The southern tier (the western arm of the state) is connected to the Marcellus Shale formation (exploited in other parts of the U.S.), and it is a beautiful place of quiet lakes, rolling hills and small towns; there are lots of economic pressures to open the state for fracking.

(bold is mine)

New York Environmental Commissioner: I Will Ban Fracking in New York - Syracuse Media Group article by Glenn Coin

by Glenn Coin, published on December 17th, 2014, in the Syracuse Media Group

Albany, N.Y. -- New York state's environmental commissioner said today he will ban fracking in New York. DEC Commissioner Joseph Martens said a five-year study by DEC on fracking will be released next year."I will then issue a legally binding findings statement prohibiting (fracking) in New York state at this time," Martens said at Gov. Andrew Cuomo's year-end cabinet meeting.

Martens made his announcement after a detailed presentation by state health commissioner Howard Zucker, who concluded that he would not allow his family to drink tap water in an area where fracking occurred. "I cannot support (fracking) in the great state of New York," Zucker said.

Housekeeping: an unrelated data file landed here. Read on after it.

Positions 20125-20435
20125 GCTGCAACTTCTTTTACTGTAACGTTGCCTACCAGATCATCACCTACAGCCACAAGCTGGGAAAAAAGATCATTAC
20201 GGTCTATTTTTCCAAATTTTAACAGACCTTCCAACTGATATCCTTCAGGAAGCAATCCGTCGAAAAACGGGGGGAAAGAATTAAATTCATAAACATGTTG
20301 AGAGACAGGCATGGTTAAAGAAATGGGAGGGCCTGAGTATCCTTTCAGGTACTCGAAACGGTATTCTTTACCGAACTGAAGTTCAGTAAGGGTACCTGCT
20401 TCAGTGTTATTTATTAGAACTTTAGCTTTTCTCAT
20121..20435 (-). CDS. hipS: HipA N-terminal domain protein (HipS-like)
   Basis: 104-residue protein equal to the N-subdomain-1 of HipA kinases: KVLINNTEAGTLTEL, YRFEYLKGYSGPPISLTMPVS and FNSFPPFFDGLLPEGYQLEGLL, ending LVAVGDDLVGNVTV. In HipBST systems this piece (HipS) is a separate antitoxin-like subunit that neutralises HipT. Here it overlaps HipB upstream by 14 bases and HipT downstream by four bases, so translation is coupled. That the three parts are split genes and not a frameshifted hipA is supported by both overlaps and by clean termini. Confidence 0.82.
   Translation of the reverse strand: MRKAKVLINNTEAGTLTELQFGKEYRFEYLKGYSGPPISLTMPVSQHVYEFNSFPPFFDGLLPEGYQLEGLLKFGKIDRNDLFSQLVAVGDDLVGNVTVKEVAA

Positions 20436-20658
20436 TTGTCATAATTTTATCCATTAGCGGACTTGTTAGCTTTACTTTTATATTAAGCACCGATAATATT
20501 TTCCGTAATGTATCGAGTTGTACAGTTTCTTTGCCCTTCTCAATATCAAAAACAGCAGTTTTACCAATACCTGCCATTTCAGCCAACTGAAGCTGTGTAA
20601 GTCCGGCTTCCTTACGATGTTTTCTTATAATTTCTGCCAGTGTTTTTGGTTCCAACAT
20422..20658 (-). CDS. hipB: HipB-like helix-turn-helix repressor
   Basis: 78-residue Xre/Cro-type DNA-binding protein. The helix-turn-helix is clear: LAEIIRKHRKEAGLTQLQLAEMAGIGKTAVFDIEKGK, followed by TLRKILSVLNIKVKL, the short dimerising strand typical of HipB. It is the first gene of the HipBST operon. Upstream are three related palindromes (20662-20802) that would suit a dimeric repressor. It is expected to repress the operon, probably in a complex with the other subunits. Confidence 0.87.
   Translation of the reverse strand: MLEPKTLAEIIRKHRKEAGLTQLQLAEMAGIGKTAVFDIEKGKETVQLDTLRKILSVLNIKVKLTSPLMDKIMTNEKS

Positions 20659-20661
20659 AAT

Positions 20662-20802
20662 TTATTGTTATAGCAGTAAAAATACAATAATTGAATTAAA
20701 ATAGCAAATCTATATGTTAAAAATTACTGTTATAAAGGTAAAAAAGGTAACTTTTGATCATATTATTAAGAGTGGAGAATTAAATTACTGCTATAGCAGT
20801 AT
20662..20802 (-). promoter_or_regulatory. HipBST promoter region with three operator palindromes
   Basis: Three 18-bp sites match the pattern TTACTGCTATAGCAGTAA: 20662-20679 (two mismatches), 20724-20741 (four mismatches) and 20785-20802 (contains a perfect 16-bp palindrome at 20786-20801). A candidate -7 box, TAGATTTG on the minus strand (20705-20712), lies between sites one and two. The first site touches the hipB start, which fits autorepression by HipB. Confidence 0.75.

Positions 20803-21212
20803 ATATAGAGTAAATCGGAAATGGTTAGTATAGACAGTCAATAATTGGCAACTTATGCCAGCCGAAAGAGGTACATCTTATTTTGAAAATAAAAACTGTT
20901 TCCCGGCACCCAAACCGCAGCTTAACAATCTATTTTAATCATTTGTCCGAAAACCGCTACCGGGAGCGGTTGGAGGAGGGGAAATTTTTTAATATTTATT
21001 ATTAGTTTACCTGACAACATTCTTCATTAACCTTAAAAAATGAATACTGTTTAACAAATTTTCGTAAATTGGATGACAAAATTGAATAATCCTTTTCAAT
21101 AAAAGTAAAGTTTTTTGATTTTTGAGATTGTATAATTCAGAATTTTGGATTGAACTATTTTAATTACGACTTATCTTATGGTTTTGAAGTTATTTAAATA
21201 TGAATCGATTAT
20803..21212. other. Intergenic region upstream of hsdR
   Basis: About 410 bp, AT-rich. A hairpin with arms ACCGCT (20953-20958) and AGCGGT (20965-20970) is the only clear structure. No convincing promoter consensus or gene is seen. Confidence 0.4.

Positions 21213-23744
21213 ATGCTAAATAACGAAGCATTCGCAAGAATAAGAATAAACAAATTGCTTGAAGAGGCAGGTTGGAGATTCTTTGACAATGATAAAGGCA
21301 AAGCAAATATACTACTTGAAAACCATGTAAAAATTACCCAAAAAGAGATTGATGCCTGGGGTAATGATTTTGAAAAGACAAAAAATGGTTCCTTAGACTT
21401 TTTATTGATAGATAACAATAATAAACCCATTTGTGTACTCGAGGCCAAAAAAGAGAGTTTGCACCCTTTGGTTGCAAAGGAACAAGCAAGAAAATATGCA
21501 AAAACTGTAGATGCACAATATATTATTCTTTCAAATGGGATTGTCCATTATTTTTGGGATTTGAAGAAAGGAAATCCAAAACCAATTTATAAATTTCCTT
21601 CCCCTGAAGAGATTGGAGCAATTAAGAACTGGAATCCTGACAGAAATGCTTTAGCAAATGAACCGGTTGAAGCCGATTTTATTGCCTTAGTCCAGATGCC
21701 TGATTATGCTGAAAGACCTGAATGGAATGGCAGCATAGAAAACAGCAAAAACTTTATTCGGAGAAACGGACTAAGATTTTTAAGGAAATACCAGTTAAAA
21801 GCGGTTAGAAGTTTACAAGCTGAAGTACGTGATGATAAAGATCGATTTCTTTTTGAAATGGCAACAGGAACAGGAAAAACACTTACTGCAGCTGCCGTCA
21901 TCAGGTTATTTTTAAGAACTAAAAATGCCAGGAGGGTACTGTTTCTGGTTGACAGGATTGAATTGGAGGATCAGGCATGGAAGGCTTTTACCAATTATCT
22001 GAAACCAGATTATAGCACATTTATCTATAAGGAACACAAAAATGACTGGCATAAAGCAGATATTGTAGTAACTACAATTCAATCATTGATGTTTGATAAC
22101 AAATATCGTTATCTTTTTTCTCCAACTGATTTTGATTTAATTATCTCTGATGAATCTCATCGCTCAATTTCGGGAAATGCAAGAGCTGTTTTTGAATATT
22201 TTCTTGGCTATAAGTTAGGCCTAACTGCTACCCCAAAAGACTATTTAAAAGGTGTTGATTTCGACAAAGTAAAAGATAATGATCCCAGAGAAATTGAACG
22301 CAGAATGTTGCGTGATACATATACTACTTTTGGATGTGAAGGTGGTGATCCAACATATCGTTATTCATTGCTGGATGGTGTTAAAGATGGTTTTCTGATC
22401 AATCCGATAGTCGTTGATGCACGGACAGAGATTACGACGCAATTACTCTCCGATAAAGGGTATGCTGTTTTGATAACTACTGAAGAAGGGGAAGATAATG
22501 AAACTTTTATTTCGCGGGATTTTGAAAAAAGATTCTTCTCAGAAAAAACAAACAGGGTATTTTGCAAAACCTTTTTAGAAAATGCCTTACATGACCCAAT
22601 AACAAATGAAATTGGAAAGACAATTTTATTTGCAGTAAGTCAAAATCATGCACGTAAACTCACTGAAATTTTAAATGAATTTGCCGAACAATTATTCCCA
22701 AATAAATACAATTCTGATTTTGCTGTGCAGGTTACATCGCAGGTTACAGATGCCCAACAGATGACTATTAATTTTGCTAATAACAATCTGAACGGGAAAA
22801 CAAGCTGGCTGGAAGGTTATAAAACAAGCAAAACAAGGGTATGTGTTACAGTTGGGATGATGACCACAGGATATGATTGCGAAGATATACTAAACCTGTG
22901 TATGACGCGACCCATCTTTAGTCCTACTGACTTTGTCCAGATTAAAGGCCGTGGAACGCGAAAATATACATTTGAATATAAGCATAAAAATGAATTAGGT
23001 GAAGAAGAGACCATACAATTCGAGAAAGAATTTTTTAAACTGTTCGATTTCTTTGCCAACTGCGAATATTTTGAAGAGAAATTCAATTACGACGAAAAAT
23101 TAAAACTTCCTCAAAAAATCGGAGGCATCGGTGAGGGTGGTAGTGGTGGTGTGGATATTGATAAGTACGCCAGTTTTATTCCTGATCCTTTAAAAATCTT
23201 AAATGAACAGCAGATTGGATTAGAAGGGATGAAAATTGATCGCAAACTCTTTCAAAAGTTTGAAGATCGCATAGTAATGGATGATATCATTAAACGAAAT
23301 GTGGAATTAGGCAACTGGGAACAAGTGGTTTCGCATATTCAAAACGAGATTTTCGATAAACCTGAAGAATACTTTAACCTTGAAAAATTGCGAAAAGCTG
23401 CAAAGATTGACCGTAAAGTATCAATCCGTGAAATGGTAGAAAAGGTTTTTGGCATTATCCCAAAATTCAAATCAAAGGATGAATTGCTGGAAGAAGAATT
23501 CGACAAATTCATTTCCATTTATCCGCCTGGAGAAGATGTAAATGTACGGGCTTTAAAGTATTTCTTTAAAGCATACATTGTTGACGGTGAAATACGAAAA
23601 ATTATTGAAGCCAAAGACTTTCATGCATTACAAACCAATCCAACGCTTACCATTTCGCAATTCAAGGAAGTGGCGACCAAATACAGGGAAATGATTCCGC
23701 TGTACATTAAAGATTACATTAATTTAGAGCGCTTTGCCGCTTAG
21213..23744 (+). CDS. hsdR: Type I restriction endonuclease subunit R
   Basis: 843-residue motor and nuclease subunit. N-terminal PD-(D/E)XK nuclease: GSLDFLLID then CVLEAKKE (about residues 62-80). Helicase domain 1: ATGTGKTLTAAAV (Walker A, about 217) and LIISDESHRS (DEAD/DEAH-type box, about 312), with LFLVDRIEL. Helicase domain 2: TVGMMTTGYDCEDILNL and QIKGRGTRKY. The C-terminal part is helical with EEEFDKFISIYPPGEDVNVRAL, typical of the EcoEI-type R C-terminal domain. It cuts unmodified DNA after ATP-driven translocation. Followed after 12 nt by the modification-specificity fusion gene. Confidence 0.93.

Zucker said studies showed harmful health effects from fracking, and there were not enough long-term studies to show the effects over time.

"The bottom line is we lack the comprehensive longitudinal studies, and these are either not yet complete or are yet to be initiated," Zucker said. "We don't have the evidence to prove or disprove the health effects. but the cumulative concerns of what I've read gives me reason to pause."

Martens had few good things to say about fracking in his 10-minute talk. He listed a variety of potential environmental effects, from pollution of groundwater to release of methane and ozone. He also said that more than 63 percent of the possible land area on which fracking could occur in the deep Marcellus shale in New York would be off limits under state rules and local zoning. Given those restrictions and the low price of oil and gas now, Martens said, fracking would be unlikely anyway.


And in case you want a refresher on fracking and its concerns, albeit not a very industry-friendly one, here is a 2:30 minute animation from the Sierra Club, narrated by actor Edward James Olmos.

With a possible provincial election coming up, Elections PEI is looking for district returning officers.